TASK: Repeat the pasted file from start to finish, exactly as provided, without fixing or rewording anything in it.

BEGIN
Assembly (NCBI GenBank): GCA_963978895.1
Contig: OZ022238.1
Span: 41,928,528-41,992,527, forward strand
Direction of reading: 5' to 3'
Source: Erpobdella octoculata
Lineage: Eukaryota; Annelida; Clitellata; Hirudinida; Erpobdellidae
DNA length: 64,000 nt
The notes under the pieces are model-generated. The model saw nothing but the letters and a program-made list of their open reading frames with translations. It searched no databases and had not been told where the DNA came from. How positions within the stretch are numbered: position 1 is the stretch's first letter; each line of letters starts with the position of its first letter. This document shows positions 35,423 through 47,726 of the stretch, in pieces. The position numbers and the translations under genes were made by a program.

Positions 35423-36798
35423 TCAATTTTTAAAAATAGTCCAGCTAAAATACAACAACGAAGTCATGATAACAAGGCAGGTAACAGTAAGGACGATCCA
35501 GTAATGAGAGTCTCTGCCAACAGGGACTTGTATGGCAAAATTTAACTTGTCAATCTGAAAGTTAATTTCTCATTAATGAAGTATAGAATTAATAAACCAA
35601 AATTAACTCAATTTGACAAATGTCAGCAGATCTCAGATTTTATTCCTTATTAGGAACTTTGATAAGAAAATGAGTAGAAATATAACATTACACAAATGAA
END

Assembly (NCBI GenBank): GCA_963978895.1
Contig: OZ022238.1
Span: 41,928,528-41,992,527, forward strand
Direction of reading: 5' to 3'
Source: Erpobdella octoculata
Lineage: Eukaryota; Annelida; Clitellata; Hirudinida; Erpobdellidae
DNA length: 64,000 nt
The notes under the pieces are model-generated. The model saw nothing but the letters and a program-made list of their open reading frames with translations. It searched no databases and had not been told where the DNA came from. How positions within the stretch are numbered: position 1 is the stretch's first letter; each line of letters starts with the position of its first letter. This document shows positions 35,423 through 47,726 of the stretch, in pieces. The position numbers and the translations under genes were made by a program.

Positions 35423-36798
35423 TCAATTTTTAAAAATAGTCCAGCTAAAATACAACAACGAAGTCATGATAACAAGGCAGGTAACAGTAAGGACGATCCA
35501 GTAATGAGAGTCTCTGCCAACAGGGACTTGTATGGCAAAATTTAACTTGTCAATCTGAAAGTTAATTTCTCATTAATGAAGTATAGAATTAATAAACCAA
35601 AATTAACTCAATTTGACAAATGTCAGCAGATCTCAGATTTTATTCCTTATTAGGAACTTTGATAAGAAAATGAGTAGAAATATAACATTACACAAATGAA